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Dr Paul Sissons

The shrinking-middle and Good Work

Authors: Dr Paul Sissons Dr Paul Sissons

15 July 2011

The Work Foundation’s mission is all about Good Work. But economic, technological and social change continues to transform the types of jobs we do. These changes in the labour market can influence both our earnings and our ability to progress in work.

In our new report The Hourglass and the Escalator:  Labour market change and mobility we chart changes in the labour market over the past decade – and find evidence that middle-wage jobs are increasingly being hollowed-out. For men there have been significant declines in the numbers employed in factory occupations; for women the biggest losses have been clerical and administrative posts. This ‘shrinking middle‘ creates concern that the labour market is becoming gradually polarised into good and bad jobs.

The pattern of polarisation is more pronounced for men. Growth in the employment share is solely among the top and bottom three occupations when ranked by wage. For women there has been strong professional jobs growth on one hand (supported by rising public sector employment) and growth in personal services on the other. In the early period of recovery these trends persist as jobs continue to be lost in the middle while they grow at the top and bottom.

One of the reasons this matters is because of its potential impact on social mobility. This is a topic that has received significant attention from the Coalition Government, however almost invariably what they are discussing is inter-generational mobility and the damaging effects of inter-generational disadvantage, as young peoples’ futures are strongly influenced by the experiences of their parents. Much less attention has been given to how we might improve social mobility for those already in employment. Yet, as is shown in the report, significant numbers are struggling to move away from the bottom of the earnings distribution. Given that low-wage/low-skilled jobs appear to be an enduring feature of our labour market, this raises important questions about what can be done to boost mobility in work.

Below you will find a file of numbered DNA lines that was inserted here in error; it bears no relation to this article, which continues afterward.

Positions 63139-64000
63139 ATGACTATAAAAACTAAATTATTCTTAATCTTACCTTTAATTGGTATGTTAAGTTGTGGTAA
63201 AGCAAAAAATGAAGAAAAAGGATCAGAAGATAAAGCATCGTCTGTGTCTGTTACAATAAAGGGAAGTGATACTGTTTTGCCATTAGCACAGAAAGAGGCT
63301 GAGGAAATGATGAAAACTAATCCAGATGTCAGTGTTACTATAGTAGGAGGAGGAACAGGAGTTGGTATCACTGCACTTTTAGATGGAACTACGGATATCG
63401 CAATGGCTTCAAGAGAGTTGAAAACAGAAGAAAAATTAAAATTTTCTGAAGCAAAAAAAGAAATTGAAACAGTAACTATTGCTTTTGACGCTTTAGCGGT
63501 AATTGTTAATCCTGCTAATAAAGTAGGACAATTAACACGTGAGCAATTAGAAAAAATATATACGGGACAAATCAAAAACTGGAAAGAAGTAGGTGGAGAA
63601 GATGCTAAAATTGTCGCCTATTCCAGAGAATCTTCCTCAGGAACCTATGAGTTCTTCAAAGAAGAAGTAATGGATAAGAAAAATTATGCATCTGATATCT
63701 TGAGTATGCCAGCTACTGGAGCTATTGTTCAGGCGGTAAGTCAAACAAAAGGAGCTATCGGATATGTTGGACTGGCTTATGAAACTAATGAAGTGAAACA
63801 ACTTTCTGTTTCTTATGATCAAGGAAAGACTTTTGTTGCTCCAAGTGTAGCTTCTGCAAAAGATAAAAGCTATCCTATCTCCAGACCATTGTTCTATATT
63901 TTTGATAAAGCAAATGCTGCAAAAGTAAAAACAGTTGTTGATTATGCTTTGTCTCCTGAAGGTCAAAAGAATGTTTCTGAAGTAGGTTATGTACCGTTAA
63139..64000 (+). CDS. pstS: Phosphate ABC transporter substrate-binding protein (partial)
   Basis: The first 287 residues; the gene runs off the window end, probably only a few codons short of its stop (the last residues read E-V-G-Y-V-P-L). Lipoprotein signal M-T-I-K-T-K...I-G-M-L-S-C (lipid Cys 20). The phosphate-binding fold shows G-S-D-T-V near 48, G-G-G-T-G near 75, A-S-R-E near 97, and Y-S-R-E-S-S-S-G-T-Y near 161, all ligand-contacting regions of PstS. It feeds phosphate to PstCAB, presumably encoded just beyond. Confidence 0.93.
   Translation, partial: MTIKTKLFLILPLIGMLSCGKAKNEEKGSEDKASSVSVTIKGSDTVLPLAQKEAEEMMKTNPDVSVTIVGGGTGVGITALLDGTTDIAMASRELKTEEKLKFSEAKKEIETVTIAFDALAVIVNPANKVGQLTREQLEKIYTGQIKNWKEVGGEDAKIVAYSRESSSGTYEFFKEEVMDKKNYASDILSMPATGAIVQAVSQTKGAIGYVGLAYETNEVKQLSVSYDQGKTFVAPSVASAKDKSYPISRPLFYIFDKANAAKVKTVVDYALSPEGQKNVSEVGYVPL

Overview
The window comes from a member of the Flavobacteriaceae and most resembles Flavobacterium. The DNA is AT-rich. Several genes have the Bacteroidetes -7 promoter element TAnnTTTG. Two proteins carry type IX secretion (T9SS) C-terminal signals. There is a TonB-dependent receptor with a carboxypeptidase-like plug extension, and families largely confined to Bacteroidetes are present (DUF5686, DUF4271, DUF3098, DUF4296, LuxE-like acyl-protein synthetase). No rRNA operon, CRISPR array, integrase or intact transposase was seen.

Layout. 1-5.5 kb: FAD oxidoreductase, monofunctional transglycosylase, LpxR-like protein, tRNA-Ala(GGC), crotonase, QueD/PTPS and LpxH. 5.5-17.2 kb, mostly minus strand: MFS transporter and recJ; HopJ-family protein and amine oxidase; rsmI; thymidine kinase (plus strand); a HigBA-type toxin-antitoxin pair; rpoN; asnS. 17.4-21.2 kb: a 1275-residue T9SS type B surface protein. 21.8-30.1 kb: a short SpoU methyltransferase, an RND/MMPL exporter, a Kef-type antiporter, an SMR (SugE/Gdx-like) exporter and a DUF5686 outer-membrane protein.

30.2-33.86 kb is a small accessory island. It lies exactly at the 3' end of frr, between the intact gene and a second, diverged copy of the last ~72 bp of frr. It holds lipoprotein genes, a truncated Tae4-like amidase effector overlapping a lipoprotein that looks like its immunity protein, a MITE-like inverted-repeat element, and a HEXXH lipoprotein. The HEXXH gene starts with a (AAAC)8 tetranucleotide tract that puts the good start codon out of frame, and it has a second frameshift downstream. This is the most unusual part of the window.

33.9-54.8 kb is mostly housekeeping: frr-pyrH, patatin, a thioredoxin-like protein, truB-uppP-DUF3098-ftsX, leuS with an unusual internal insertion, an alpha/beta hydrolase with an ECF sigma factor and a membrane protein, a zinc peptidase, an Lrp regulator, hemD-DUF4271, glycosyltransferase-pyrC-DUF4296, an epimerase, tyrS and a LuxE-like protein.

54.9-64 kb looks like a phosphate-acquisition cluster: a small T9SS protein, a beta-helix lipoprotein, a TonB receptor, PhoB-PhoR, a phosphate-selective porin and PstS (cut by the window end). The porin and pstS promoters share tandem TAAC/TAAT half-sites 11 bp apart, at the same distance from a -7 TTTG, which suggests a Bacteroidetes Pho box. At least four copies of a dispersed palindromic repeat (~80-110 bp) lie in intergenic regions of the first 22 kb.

There is an emerging body of literature from Canada and the US about what can be done to ‘upgrade’ low-wage service sector work. This work is led by Richard Florida, the Director of the Martin Prosperity institute at the University of Toronto. Part of this upgrading is about improving wages and part about conditions. Florida argues that low-wage service jobs are the ‘last frontier of inefficiency’ and he advocates more service sector firms taking the ‘high-road’ by investing in workers skills to enable them to perform at a higher standard. On wages there are already some good examples to draw on - Florida cites a number of employers who pay comparably well in the States; and in this country we have the Living Wage campaign.

However, we also need to think about in-work progression, and when considering the ability to move-up in work there are a number of strategies which offer the potential for change. These include developing career ladders from low-wage work which offer a clear path upwards for those at the bottom; lifelong learning has also been shown to boost wage returns. There are also a number of other factors that can improve work at both the top and the bottom. My colleague Stephen Bevan, who has recently published the Final Report by the Good Work Commission, sets some of these out - they include greater employee engagement, enabling employees to contribute to decision-making, and demonstrating to employees that there is ‘fairness’ in the workplace.

For obvious reasons the focus of politicians in the last couple of years has been on the quantity of work rather than the characteristics of these jobs. However, perhaps coming out of the deepest recession in living memory we should now begin to take stock about not just the number of jobs, but also the quality of work which they offer. The prize is ‘good work for all’.